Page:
Ethan Banks On productivity.

NMC DOiT Vol.2 Scenario 14 – frame-relay inverse-arp + IRB + OSPF Virtual Links + Unicast RIP + Router Auto-Install


If you also do these scenarios, you’ll realize that I don’t blog about each and every thing that I could. I usually mention things that I don’t think I’ve mentioned before, or that was particularly challenging for me at this stage of preparation. If I don’t mention something that you want to see discussed, by all means register and leave a comment with your thoughts. Glad to hear what other candidates are working through.

Here we go with a wrap-up of NMC DOIT v.2 scenario 14 highlights. Lots of these you might consider fundamentals, but they’ve become such a rote part of the scenarios, it felt it worth writing down (again, in some cases). After all, we have to know the fundamentals to pass, period.

  • When you are instructed to “not rely on frame-relay inverse-arp”, what that really means is that you are to do a “no frame-relay inverse-arp” and manually map IPs to DLCIs with “frame-relay map” statements. “Not rely on” doesn’t mean “use it if you want, but don’t count on it”. What it really means is “shut it off”.
  • I was staring at a problem where I had the same address space spread across 2 different VLANs. I knew some kind of bridging was in order, but I got hung up because I’d incorrectly decided that the VLAN bridging had to happen in the 3550 switch. The correct (and topologically obvious) answer was to use the router that was a member of the 2 VLANs and use IRB. I say “topologically obvious” because when you looked at the diagram, the router with his feet in both VLANs was the spoke – the 2 other devices he was to eventually EIGRP peer with was hanging off as spokes. Just by design then, it should have been obvious to me to bridge on the router. But it wasn’t, not sure why.
  • When looking at an OSPF design, spotting the need for virtual-links should be automatic. As you look at an OSPF topology diagram, you should see that certain areas don’t have connections to the backbone area and begin seeking out the best area to make a virtual link. It should not come as a surprise that some areas are unreachable, if there’s a virtual link requirement. I’m finding that NMC never tells you that you need a virtual link. That’s an issue you should be readily able to spot.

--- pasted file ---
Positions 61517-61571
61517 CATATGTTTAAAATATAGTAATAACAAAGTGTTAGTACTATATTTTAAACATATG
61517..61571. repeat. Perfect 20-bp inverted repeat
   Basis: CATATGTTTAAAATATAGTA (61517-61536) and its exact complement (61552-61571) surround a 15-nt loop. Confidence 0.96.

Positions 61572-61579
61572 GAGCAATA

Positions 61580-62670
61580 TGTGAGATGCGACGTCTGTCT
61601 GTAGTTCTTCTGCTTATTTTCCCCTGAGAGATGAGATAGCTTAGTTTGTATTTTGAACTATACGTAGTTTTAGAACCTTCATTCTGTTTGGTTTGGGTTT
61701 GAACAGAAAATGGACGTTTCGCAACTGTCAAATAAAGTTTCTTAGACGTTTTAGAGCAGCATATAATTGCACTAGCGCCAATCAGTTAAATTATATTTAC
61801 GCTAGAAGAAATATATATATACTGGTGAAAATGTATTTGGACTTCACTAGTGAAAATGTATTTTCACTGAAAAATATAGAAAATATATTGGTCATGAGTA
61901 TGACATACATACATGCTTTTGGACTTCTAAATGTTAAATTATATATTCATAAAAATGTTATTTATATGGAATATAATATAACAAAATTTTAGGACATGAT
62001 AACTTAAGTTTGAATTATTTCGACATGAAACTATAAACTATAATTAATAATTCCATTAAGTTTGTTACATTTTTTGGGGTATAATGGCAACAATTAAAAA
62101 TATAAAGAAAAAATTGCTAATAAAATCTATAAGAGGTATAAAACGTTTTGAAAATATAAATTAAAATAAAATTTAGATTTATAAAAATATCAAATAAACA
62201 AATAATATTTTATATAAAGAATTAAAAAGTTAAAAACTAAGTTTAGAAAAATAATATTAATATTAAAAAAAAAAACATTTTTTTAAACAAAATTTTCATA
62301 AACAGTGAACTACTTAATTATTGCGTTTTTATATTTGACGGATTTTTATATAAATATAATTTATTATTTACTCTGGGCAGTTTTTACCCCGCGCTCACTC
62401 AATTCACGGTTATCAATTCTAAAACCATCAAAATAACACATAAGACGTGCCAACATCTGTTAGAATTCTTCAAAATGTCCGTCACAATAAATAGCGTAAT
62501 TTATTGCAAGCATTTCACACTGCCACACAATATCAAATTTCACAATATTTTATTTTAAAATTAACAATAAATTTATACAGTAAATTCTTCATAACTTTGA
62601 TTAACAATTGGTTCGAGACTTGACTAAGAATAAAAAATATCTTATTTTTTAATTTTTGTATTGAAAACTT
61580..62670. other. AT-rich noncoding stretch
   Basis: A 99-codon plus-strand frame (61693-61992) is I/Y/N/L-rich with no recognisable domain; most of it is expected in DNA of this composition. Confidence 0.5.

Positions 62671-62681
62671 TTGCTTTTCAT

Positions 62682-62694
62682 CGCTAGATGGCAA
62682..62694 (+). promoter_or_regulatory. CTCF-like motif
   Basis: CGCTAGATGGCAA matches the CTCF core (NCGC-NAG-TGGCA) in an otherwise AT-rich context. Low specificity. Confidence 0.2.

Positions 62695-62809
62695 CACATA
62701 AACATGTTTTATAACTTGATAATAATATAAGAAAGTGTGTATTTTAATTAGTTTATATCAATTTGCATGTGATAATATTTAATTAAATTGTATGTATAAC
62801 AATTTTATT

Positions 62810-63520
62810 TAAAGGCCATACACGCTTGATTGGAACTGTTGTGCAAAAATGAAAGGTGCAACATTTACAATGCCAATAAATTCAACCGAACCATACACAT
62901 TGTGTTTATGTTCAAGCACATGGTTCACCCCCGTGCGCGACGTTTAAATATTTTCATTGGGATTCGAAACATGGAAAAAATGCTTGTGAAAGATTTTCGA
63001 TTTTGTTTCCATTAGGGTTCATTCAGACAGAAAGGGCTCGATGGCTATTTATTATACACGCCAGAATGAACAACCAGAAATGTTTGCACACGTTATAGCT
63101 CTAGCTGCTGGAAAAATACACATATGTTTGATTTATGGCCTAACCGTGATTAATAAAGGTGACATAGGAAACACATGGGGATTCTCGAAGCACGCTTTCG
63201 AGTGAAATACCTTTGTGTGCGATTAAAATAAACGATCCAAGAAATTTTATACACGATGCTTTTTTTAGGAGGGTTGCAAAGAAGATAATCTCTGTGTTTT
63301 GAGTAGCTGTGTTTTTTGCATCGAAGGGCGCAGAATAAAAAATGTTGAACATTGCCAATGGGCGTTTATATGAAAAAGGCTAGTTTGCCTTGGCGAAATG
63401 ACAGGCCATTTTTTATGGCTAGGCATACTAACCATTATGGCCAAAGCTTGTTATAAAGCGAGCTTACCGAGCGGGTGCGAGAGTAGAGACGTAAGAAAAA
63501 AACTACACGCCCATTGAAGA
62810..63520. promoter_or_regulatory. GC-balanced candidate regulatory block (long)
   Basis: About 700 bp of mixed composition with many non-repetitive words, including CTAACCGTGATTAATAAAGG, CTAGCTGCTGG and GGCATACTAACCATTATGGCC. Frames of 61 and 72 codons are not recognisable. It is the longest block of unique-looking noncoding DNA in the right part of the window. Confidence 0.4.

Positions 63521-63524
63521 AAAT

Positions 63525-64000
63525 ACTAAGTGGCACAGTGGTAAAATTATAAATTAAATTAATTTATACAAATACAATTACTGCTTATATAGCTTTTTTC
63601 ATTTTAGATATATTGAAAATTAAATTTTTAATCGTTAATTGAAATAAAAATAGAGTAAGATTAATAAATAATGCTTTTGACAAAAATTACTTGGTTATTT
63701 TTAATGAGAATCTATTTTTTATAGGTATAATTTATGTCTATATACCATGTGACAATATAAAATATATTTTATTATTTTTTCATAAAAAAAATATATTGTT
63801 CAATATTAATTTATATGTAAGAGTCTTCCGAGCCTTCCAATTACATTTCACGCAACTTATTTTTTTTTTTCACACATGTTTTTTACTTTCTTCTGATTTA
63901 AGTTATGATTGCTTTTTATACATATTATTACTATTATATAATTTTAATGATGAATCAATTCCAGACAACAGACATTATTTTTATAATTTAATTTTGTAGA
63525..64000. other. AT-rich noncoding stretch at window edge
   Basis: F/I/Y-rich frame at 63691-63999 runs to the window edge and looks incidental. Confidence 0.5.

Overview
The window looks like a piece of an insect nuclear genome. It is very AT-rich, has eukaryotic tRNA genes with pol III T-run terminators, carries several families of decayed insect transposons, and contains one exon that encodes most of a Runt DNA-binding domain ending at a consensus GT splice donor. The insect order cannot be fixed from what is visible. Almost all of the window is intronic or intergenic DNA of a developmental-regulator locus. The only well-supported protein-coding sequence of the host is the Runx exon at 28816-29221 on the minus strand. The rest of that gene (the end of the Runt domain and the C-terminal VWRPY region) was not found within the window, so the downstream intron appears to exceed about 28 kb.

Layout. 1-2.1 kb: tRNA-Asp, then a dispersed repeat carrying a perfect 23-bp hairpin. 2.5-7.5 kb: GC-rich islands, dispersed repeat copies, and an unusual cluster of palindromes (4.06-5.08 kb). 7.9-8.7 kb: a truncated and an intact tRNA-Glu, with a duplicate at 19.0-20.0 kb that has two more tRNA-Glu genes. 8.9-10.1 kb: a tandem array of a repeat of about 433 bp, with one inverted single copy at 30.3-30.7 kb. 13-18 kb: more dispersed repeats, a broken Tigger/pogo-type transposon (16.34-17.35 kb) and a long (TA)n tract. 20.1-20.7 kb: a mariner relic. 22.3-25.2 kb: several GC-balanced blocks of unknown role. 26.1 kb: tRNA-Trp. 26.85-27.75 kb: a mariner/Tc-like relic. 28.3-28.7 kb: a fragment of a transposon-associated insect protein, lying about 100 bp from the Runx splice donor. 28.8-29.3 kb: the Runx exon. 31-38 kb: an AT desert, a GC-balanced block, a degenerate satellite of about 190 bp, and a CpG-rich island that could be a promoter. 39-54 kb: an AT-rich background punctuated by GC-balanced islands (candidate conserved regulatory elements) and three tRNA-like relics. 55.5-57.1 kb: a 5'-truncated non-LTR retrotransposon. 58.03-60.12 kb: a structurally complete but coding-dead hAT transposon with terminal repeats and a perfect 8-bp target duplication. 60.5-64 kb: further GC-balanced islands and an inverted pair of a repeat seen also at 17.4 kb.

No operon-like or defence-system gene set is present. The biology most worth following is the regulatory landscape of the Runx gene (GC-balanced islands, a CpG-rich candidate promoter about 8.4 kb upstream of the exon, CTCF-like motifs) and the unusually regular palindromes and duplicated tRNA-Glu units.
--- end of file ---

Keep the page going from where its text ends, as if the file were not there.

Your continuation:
• To unicast (not broadcast or multicast) RIP, set the interface to passive, then use “neighbor” statements to manually configure unicast RIP neighbors.
  • You successfully complete any NMC scenario and presumably the actual lab, you need to be highly competent with protocol-independent routing features such as using distribute-lists to filter inbound and outbound routing updates, distance to manually adjust the administrative distance of routes learned from specific neighbors, redistribute to pump routes from one IGP domain into another, and route-maps to filter redistribution plus many other functions. You need to know what these features do, where to use them, and how their behavior differs in different IGPs.
  • It is possible to perform automatic installation of a router over the wire. In other words, the naked router pops on the wire, puts a DHCP request out there, and the response from the IOS DHCP server includes an option 150 response with the IP of the TFTP server, plus the name of the boot file the naked router should be requesting. I haven’t read up on this autoinstall process enough myself to comment further, but I can say it looks like a lot of error-prone headache. I’m going to get smarter about it by reading, but I don’t plan to obsess over it.

More in the next post…

By Ethan Banks
Ethan Banks On productivity.

You probably know Ethan Banks because he writes & podcasts about IT. For example, he co-authored "Computer Networks Problems & Solutions" with Russ White.

This site is Ethan on productivity--not tech so much.

Find out more on his about page.